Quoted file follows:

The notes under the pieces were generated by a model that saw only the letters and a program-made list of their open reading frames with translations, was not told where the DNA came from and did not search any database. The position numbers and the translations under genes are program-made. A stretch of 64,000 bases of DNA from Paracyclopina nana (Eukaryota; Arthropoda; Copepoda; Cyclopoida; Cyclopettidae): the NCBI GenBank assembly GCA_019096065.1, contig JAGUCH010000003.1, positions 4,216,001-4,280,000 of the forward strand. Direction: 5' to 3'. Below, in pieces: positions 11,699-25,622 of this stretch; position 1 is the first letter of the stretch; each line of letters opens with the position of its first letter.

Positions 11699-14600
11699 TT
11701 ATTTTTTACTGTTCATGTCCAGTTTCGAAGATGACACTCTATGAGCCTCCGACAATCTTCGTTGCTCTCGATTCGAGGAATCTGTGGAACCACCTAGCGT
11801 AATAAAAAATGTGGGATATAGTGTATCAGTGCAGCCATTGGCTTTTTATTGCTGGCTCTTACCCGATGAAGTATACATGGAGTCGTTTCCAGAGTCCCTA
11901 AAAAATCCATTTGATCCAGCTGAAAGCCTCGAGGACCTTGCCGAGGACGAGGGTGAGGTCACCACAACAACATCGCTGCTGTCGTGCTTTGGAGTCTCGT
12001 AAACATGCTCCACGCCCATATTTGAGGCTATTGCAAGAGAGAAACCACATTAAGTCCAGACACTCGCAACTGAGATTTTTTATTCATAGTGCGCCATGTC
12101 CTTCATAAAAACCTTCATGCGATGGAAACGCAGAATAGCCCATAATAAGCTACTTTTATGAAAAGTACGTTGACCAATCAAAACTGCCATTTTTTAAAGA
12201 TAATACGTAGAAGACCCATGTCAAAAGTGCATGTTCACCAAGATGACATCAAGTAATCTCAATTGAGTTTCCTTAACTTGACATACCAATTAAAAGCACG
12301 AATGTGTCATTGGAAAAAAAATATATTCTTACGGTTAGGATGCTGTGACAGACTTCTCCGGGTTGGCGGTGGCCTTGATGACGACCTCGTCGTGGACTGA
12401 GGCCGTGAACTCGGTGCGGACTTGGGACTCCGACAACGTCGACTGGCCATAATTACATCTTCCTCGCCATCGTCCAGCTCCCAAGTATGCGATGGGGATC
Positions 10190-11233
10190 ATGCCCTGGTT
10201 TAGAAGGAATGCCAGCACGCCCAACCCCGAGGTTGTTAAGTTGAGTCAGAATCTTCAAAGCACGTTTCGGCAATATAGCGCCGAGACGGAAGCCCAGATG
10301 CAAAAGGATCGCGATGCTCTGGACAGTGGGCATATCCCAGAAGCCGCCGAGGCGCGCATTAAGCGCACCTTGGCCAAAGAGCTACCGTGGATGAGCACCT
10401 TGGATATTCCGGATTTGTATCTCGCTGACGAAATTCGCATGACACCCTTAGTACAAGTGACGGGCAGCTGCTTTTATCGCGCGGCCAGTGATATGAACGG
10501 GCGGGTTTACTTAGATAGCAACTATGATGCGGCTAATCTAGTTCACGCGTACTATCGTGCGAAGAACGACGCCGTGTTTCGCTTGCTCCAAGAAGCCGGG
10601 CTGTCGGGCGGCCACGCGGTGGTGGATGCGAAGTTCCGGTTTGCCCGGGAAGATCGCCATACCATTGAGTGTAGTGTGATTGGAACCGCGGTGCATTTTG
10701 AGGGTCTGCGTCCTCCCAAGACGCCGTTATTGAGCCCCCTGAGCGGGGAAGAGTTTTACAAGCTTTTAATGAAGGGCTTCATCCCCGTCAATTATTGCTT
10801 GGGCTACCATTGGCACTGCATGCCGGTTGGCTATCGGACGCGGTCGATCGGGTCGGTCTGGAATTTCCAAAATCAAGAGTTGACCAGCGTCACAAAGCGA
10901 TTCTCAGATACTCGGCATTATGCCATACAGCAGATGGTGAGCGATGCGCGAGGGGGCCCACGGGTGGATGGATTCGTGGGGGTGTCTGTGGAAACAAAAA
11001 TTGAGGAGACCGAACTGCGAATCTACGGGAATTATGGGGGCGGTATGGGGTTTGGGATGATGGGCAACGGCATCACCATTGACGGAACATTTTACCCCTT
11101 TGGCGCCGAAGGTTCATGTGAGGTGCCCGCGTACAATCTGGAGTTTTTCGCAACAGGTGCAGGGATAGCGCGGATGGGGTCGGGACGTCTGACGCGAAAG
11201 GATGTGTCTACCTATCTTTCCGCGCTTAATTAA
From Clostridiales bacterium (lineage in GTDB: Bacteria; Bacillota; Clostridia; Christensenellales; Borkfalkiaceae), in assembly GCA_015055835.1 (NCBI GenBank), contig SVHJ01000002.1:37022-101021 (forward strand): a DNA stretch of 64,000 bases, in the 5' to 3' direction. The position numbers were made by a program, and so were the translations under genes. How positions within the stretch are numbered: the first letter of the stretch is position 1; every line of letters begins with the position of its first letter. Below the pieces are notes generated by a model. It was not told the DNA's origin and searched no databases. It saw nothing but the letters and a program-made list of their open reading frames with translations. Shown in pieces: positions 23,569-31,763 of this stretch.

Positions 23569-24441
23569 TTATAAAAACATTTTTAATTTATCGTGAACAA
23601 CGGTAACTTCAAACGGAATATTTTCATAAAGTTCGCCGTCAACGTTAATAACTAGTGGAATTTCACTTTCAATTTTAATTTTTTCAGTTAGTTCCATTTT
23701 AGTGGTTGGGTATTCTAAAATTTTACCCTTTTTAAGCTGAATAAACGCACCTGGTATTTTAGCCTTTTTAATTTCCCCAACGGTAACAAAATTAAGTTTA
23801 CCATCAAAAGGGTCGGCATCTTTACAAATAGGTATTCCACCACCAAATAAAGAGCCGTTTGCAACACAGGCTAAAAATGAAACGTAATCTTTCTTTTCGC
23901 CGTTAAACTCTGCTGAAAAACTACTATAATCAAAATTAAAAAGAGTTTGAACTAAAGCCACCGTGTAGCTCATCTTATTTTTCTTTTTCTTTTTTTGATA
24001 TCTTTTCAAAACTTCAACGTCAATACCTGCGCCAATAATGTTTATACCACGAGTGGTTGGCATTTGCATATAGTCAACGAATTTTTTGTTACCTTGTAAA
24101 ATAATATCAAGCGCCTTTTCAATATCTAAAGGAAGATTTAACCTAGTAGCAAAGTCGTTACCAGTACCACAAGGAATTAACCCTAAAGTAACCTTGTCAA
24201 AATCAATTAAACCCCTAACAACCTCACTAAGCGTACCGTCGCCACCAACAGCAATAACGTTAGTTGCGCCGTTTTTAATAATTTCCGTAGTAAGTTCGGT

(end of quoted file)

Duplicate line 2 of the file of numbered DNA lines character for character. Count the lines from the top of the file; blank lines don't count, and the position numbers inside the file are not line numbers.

Positions 11699-14600